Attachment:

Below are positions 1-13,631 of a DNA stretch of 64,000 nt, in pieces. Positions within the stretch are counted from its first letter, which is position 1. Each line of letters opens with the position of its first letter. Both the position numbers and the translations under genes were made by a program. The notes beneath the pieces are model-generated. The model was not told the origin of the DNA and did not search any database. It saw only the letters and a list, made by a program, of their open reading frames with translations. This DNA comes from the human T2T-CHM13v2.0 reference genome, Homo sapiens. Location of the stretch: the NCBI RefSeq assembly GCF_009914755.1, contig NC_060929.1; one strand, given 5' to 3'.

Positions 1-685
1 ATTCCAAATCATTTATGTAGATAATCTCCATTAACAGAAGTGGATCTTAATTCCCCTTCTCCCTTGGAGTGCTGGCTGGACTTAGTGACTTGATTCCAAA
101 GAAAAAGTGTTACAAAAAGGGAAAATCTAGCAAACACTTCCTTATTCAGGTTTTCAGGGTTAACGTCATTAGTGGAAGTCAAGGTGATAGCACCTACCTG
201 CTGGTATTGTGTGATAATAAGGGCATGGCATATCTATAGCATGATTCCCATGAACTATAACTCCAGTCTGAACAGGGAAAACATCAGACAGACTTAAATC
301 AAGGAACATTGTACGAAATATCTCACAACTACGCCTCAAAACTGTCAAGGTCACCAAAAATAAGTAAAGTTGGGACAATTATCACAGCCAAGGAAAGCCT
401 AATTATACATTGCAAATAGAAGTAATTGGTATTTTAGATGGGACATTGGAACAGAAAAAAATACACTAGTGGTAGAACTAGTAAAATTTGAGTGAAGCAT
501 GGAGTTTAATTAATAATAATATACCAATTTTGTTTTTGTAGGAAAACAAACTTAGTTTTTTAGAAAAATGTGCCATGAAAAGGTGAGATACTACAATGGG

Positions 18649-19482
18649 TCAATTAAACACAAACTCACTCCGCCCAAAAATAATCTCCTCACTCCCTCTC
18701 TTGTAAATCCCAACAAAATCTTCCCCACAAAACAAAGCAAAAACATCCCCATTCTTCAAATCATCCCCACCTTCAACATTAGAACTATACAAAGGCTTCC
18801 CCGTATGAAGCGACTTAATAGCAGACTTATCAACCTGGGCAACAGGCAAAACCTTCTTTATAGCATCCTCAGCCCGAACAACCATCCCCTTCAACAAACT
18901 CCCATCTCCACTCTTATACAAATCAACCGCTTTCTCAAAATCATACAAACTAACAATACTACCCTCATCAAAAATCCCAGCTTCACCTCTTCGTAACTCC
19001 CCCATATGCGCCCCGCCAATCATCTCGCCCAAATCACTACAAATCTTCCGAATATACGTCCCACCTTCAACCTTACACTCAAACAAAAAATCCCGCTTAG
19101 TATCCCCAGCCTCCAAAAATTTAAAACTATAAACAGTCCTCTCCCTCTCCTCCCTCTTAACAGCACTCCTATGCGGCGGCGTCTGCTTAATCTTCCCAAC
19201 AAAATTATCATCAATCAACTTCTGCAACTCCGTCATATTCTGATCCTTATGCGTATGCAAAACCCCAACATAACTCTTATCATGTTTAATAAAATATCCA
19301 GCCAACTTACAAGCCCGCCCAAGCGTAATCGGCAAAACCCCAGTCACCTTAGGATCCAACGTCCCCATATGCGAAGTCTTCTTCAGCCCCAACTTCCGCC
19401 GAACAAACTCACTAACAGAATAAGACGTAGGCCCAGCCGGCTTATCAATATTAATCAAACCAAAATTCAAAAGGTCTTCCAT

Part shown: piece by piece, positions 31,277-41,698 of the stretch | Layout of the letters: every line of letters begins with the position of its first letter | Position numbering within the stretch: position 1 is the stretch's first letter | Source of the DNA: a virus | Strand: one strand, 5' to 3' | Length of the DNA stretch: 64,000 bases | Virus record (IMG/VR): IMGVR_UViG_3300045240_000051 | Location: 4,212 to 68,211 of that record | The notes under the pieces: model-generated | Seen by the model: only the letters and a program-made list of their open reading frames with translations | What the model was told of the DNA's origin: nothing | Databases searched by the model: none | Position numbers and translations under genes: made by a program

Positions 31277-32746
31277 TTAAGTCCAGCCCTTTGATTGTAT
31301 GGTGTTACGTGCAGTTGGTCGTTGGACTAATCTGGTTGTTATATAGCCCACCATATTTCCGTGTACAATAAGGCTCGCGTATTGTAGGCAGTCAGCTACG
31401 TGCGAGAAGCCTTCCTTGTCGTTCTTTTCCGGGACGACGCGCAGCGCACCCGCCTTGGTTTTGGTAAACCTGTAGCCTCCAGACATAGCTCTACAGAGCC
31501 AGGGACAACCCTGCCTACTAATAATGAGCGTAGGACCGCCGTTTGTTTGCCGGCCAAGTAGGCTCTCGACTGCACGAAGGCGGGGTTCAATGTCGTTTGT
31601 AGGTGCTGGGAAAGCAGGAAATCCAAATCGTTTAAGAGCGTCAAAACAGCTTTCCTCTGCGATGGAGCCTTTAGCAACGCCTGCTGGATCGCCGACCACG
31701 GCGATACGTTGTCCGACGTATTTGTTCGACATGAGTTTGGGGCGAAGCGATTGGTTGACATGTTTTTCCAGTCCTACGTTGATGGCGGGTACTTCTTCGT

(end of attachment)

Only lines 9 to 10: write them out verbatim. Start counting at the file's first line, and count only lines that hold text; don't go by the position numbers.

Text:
Positions 18649-19482
18649 TCAATTAAACACAAACTCACTCCGCCCAAAAATAATCTCCTCACTCCCTCTC